Limits...
SAR image simulation in the time domain for moving ocean surfaces.

Yoshida T, Rheem CK - Sensors (Basel) (2013)

Bottom Line: In this paper, as foundations for SAR image simulation of moving ocean surfaces, the simulation is carried out for some targets and ocean waves.The simulation results are in good agreement with the theory.These results show that the simulation is applicable for generating numerical SAR images of moving ocean surfaces.

View Article: PubMed Central - PubMed

Affiliation: Department of Ocean Technology, Policy and Environment, The University of Tokyo, Tokyo, Japan. tyoshida@iis.u-tokyo.ac.jp

ABSTRACT
This paper presents a fundamental simulation method to generate synthetic aperture radar (SAR) images for moving ocean surfaces. We have designed the simulation based on motion induced modulations and Bragg scattering, which are important features of ocean SAR images. The time domain simulation is able to obtain time series of microwave backscattering modulated by the orbital motions of ocean waves. Physical optics approximation is applied to calculate microwave backscattering. The computational grids are smaller than transmit microwave to demonstrate accurate interaction between electromagnetic waves and ocean surface waves. In this paper, as foundations for SAR image simulation of moving ocean surfaces, the simulation is carried out for some targets and ocean waves. The SAR images of stationary and moving targets are simulated to confirm SAR signal processing and motion induced modulation. Furthermore, the azimuth signals from the regular wave traveling to the azimuth direction also show the azimuthal shifts due to the orbital motions. In addition, incident angle dependence is simulated for irregular wind waves to compare with Bragg scattering theory. The simulation results are in good agreement with the theory. These results show that the simulation is applicable for generating numerical SAR images of moving ocean surfaces.

No MeSH data available.


Related in: MedlinePlus

Radial velocity of orbital motions of waves propagating to azimuth direction.
© Copyright Policy
Related In: Results  -  Collection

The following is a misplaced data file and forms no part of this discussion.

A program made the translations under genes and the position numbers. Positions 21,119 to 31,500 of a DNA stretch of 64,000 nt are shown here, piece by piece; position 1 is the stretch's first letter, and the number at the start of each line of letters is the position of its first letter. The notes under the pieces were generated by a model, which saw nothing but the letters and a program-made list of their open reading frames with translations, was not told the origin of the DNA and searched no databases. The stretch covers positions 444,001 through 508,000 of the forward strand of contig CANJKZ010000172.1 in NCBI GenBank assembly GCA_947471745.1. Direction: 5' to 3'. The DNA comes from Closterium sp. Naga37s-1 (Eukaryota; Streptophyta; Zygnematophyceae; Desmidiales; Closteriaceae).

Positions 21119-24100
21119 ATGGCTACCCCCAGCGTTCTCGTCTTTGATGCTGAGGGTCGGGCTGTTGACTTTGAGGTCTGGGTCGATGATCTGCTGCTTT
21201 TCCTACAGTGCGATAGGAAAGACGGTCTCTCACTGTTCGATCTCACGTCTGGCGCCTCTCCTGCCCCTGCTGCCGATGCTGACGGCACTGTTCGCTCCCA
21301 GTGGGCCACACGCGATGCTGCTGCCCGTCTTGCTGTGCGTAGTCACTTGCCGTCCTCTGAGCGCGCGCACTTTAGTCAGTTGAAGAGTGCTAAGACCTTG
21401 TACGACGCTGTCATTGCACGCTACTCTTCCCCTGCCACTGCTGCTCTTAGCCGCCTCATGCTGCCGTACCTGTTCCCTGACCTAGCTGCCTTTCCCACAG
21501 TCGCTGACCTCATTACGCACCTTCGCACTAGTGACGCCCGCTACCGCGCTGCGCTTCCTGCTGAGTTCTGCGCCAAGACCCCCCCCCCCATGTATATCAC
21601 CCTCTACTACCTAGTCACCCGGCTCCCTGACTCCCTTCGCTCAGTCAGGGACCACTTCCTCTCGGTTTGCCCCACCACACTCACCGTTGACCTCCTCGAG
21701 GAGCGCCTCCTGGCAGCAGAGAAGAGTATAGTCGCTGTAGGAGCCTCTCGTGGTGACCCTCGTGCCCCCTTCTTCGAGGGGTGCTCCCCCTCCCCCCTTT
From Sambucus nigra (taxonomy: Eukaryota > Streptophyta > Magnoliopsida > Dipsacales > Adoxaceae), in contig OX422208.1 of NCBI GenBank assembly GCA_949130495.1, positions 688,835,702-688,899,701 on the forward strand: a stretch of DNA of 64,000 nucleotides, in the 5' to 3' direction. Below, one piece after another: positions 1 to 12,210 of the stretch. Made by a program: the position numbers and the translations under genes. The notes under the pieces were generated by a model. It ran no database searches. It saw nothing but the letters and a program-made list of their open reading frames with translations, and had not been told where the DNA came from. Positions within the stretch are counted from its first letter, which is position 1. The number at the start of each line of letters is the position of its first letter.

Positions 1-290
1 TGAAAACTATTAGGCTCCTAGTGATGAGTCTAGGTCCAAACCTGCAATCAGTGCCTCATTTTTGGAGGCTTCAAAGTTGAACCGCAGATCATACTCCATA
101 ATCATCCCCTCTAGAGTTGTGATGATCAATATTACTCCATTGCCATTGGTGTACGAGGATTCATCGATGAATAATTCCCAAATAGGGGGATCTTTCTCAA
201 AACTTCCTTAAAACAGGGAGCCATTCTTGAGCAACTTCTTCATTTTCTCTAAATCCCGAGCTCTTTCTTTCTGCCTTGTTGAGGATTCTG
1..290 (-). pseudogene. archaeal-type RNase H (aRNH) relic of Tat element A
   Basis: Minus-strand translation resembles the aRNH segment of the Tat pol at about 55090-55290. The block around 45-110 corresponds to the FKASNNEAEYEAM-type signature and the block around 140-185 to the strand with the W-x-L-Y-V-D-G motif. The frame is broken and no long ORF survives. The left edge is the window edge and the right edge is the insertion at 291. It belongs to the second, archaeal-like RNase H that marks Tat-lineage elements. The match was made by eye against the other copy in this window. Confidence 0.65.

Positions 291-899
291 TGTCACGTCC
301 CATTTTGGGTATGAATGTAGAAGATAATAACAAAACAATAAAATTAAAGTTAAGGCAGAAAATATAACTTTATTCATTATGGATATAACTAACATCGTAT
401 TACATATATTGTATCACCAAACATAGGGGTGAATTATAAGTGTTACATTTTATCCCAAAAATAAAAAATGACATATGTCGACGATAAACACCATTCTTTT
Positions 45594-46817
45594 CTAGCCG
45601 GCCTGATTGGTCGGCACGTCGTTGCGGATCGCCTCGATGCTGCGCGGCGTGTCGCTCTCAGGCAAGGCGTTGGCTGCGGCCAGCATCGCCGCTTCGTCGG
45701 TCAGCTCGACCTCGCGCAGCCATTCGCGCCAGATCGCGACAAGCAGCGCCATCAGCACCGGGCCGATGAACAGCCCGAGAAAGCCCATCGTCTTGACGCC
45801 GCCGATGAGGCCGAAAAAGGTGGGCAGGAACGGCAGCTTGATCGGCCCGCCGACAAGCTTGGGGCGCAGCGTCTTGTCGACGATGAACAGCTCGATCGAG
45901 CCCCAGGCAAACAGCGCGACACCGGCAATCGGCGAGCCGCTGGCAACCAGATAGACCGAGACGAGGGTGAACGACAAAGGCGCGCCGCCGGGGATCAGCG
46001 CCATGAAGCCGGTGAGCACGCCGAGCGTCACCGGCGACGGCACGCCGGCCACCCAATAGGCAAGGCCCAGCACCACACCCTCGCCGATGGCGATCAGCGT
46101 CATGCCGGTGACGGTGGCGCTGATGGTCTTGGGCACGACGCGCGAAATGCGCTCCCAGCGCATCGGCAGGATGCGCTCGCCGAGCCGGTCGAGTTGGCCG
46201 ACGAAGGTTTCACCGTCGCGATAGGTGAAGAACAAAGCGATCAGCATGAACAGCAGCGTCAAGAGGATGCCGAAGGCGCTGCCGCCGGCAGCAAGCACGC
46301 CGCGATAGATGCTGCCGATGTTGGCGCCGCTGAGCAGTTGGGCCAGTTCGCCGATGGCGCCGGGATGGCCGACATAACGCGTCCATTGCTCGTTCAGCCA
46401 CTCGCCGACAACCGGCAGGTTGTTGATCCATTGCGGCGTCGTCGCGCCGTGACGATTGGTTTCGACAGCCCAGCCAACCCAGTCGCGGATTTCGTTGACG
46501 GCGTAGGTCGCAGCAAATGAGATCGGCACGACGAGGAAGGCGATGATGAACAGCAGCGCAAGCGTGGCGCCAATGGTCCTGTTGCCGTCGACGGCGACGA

License
getmorefigures.php?uid=PMC3673093&req=5

f9-sensors-13-04450: Radial velocity of orbital motions of waves propagating to azimuth direction.

Mentions: As shown in Figure 8, the small parts (denoted by A and B) of the regular wave are the targets of the simulation. Parts A and B have maximum radial velocities toward the SAR (see Figure 9). These small parts are modeled as elements of long ocean wave. The scale of part A as well as B is at 0.5 m. The simulation is conducted under the condition that part A (or B) is located at 40 m in the azimuth direction from the starting point of the simulation. Microwave backscattering without part A (or B) is neglected to clearly show the azimuthal shifts due to the orbital motions.


SAR image simulation in the time domain for moving ocean surfaces.

Yoshida T, Rheem CK - Sensors (Basel) (2013)

Radial velocity of orbital motions of waves propagating to azimuth direction.
© Copyright Policy
Related In: Results  -  Collection

License
Show All Figures
getmorefigures.php?uid=PMC3673093&req=5

f9-sensors-13-04450: Radial velocity of orbital motions of waves propagating to azimuth direction.
Mentions: As shown in Figure 8, the small parts (denoted by A and B) of the regular wave are the targets of the simulation. Parts A and B have maximum radial velocities toward the SAR (see Figure 9). These small parts are modeled as elements of long ocean wave. The scale of part A as well as B is at 0.5 m. The simulation is conducted under the condition that part A (or B) is located at 40 m in the azimuth direction from the starting point of the simulation. Microwave backscattering without part A (or B) is neglected to clearly show the azimuthal shifts due to the orbital motions.

Bottom Line: In this paper, as foundations for SAR image simulation of moving ocean surfaces, the simulation is carried out for some targets and ocean waves.The simulation results are in good agreement with the theory.These results show that the simulation is applicable for generating numerical SAR images of moving ocean surfaces.

View Article: PubMed Central - PubMed

Affiliation: Department of Ocean Technology, Policy and Environment, The University of Tokyo, Tokyo, Japan. tyoshida@iis.u-tokyo.ac.jp

ABSTRACT
This paper presents a fundamental simulation method to generate synthetic aperture radar (SAR) images for moving ocean surfaces. We have designed the simulation based on motion induced modulations and Bragg scattering, which are important features of ocean SAR images. The time domain simulation is able to obtain time series of microwave backscattering modulated by the orbital motions of ocean waves. Physical optics approximation is applied to calculate microwave backscattering. The computational grids are smaller than transmit microwave to demonstrate accurate interaction between electromagnetic waves and ocean surface waves. In this paper, as foundations for SAR image simulation of moving ocean surfaces, the simulation is carried out for some targets and ocean waves. The SAR images of stationary and moving targets are simulated to confirm SAR signal processing and motion induced modulation. Furthermore, the azimuth signals from the regular wave traveling to the azimuth direction also show the azimuthal shifts due to the orbital motions. In addition, incident angle dependence is simulated for irregular wind waves to compare with Bragg scattering theory. The simulation results are in good agreement with the theory. These results show that the simulation is applicable for generating numerical SAR images of moving ocean surfaces.

No MeSH data available.


Related in: MedlinePlus